Darwin Bethune

Darwin Bethune, pleaded guilty to manslaughter on April 17, 2018

The man charged with fatally shooting U.S. Army Staff Sgt. Joseph Anderson at close range in Marrero on Jan. 1, 2014, pleaded guilty Monday to a reduced charge of manslaughter and was sentenced to 30 years in prison.

Darwin Bethune, 28, was set to go to trial this week before Judge Adrian Adams in 24th Judicial District Court and faced life in prison if convicted as charged of second-degree murder.

He instead took the plea deal offered by prosecutors, which included also admitting to unauthorized entry and identity theft, for which he was sentenced to six years and five years respectively, in addition to the 30 years for manslaughter. 

Adams ordered the three sentences to be served concurrently, and prosecutors dropped charges of obstruction of justice and inciting a felony.

In accepting the deal, Bethune, who is from New Orleans East, admitted to the ambush killing of Anderson, 31, who at the time had just dropped off his three children at the Ray Street home of his in-laws. 

Investigators with the Jefferson Parish Sheriff's Office said Bethune killed Anderson in the belief he could get his hands on a half-million-dollar insurance settlement because he was dating Anderson's ex-wife.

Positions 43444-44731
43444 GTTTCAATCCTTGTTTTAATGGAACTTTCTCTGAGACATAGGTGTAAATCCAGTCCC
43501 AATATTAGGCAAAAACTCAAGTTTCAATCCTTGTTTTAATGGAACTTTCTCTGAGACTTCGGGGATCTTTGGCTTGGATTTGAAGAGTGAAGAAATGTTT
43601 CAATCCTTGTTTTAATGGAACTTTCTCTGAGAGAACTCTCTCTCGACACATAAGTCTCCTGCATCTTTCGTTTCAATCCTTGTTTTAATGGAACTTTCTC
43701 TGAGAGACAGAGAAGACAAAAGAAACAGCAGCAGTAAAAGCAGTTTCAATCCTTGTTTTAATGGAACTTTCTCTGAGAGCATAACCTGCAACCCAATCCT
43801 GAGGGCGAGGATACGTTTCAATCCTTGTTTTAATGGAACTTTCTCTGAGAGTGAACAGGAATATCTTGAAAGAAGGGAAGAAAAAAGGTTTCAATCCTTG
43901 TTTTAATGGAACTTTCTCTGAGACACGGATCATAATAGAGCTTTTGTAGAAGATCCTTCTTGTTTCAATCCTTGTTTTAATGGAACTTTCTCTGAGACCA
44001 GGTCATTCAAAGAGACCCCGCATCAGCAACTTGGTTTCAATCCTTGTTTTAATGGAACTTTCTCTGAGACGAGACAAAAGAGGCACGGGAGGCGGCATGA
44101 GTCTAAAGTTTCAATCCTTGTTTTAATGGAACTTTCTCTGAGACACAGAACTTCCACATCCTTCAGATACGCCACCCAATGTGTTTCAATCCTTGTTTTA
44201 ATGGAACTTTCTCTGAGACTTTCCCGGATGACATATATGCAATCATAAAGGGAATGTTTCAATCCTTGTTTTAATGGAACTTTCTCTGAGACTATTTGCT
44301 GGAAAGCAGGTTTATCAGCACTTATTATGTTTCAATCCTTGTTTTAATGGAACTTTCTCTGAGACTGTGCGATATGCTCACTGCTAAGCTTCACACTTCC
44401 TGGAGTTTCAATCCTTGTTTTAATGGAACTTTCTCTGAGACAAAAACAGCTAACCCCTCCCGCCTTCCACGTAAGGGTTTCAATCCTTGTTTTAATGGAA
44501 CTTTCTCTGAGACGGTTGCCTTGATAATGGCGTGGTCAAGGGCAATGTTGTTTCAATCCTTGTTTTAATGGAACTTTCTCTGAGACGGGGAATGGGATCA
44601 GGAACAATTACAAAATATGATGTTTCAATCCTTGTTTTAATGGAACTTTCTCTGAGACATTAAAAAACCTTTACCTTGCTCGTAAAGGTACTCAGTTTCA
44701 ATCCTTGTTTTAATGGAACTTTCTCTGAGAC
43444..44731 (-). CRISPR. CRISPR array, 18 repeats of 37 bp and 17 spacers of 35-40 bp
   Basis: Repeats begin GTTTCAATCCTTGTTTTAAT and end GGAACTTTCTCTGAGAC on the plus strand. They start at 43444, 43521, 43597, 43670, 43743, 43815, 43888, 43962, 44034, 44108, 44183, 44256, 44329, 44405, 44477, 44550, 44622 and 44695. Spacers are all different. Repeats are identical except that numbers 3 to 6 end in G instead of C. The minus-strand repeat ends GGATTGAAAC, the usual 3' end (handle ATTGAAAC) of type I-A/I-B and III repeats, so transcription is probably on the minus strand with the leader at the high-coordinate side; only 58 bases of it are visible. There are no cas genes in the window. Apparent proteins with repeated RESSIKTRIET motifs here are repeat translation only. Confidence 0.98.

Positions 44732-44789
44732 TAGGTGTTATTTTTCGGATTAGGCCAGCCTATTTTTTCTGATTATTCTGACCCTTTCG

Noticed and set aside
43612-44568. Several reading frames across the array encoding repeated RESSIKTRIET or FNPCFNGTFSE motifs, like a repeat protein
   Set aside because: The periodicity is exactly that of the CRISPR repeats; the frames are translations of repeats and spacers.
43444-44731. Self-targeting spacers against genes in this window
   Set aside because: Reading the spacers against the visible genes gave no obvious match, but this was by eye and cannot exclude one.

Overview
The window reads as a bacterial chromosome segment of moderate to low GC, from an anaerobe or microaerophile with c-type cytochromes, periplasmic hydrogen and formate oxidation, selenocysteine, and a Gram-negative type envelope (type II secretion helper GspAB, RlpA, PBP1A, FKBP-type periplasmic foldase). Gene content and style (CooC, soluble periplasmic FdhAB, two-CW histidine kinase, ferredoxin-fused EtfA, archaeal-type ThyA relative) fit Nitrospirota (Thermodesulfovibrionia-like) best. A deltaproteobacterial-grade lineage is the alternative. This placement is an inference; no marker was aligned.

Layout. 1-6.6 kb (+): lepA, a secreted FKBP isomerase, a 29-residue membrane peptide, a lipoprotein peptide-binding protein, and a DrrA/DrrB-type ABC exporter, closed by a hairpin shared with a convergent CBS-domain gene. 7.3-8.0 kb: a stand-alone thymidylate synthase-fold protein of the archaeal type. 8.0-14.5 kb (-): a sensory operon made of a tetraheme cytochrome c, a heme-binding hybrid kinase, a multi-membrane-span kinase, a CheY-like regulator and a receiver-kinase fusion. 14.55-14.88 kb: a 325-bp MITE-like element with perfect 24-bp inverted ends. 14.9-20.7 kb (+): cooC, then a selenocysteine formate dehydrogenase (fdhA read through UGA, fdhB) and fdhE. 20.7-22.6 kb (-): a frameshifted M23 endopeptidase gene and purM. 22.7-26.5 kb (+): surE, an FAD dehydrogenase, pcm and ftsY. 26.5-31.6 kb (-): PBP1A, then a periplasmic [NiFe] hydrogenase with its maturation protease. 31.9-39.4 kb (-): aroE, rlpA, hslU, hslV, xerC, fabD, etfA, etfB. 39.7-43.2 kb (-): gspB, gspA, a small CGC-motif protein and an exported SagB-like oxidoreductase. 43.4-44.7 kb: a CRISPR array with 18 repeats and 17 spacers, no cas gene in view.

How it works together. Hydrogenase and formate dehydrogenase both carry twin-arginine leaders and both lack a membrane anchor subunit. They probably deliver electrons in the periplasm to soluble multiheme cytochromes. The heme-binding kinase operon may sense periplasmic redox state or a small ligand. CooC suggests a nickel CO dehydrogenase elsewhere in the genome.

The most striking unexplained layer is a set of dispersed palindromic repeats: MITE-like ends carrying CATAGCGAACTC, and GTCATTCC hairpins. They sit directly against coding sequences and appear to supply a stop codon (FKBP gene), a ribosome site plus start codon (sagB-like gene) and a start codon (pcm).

A decorated soldier, Anderson had served three tours of duty in the Middle East. The Toyota 4Runner he was driving was found abandoned the next morning.

His killer did not take his wallet or credit cards.

Investigators said they do not believe that Anderson's ex-wife, who was visiting friends in Georgia when the killing occurred, knew anything about Bethune's plan. They said Bethune had exhibited controlling behavior and was trying to move in with the woman in the weeks before the killing.

Investigators also noticed the driver’s-side floor mat in Bethune’s Infiniti was missing and there was a bottle of peroxide in the vehicle. Blood was found in the 4Runner that authorities said was transferred from the crime scene.

The murder occurred on a night of heavy rain, and fingerprints taken were inconclusive, according to a police report.

Investigators said Bethune owned a .40-caliber Glock at the time of the killing. It was never found and he said it had been stolen from him, though he did not report it at the time. A bullet casing was never found at the scene, but a piece of a .40-caliber projectile was recovered from a nearby flower bed.

License-plate recognition cameras and cellphone records indicated Bethune was in the neighborhood in the hours leading up to the killing, though he initially told authorities he was somewhere else.

Ten days after the killing, investigators interviewed the friend he said he was with, and that man was found to have been at work in Golden Meadow when Anderson was shot.

U.S. marshals caught another girlfriend of Bethune's picking up an expedited passport for him, and she told them Bethune had said he was being framed. He eluded capture for a few more days but was arrested by New Orleans police in early February 2014. 

Follow Chad Calder on Twitter, @Chad_Calder.